Zibby: Where are you from? How did you even get involved in writing at all? I know you were picked for this project, which is so cool. Where did this come from? Did you always want to do this?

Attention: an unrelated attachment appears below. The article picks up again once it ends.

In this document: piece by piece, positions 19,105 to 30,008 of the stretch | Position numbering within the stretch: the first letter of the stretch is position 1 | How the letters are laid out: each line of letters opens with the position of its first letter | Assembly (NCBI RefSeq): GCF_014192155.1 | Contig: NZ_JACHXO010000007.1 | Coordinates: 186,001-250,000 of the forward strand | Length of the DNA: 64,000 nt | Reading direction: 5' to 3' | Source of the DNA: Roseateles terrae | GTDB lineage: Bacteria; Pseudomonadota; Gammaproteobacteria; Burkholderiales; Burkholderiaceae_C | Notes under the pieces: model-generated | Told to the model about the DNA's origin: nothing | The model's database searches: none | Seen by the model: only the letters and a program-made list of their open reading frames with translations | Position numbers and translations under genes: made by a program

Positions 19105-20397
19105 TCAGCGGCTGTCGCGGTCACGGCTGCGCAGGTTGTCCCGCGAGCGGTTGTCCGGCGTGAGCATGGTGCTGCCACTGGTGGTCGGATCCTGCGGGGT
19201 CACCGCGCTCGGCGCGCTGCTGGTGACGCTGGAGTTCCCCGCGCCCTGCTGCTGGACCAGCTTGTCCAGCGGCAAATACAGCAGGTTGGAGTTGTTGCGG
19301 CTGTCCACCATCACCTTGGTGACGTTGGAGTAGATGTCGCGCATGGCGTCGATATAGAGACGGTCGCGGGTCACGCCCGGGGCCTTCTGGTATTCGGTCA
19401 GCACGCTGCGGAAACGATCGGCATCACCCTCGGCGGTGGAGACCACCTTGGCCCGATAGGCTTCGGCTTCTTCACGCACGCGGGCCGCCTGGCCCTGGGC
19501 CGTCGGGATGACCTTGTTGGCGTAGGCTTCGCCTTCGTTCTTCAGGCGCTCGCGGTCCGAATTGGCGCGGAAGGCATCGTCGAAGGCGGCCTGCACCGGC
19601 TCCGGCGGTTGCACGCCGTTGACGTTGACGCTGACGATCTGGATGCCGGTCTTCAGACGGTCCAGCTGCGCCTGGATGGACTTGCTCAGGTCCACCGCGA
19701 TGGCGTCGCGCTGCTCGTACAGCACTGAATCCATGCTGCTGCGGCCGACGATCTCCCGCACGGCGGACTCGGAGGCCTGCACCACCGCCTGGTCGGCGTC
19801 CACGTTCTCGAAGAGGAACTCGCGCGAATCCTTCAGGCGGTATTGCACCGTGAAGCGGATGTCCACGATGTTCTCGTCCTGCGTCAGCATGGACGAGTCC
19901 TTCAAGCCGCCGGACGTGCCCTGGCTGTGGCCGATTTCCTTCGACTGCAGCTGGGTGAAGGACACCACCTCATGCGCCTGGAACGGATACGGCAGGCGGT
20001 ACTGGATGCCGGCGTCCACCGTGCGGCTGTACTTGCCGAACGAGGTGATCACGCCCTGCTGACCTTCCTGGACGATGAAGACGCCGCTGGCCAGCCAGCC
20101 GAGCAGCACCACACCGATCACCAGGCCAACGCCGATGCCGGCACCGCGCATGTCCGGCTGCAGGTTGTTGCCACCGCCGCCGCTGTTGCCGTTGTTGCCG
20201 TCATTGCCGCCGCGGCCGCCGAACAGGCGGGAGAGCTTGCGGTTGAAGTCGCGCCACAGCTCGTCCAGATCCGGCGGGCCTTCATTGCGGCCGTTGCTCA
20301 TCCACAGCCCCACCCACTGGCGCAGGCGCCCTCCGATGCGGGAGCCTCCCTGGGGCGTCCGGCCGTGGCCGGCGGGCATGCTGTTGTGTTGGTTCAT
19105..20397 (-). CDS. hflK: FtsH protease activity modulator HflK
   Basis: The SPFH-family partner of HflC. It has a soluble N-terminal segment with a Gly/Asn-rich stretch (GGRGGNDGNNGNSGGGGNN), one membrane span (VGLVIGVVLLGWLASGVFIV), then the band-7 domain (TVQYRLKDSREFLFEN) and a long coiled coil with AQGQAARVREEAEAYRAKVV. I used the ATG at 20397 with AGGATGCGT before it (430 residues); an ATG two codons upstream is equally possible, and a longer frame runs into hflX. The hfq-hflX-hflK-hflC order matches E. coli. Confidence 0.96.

Deanna: Oh, yeah. I’m a sixth-generation Texan on my mom’s side. My dad’s side, his mother was English, and so I had all these unusual English children’s books that I read when I was growing up. When I started writing and I started publishing, my novels have all been set in Britain. They feature British characters. That was another huge departure for me, is writing characters — I think only one other time have I ever written American characters. That was another change of voice, change of perspective that I had to navigate, which was great fun. I loved it. It was a big change. I was always going to be a storyteller, always. I remember being super excited when I learned how to print because I could get stories out of my head and onto paper. I was like, this is the greatest thing ever. I double majored in college in English and history because I knew I wanted to write historical fiction. I wrote my first novel when I was twenty-three. It’s in a box in my attic because it’s not good. It took me fourteen years after that to get published. I’ve been working and publishing ever since then and have been very, very lucky. Having that wide-open brief, just, “Hey, do you want to write something cool about older women?” and then being able to do whatever I wanted was a huge risk that came at the perfect time. I had never told anybody that I wanted to write a contemporary. That was something I was sitting on until I had just the right thing to do to take that risk with. Then when this idea cropped up, everything clicked into place. I was like, this is the one to do that with. This is the time to walk that tightrope and just scare the bejesus out of myself, which I love to do when I work. I love to scare myself when I work. This was that time.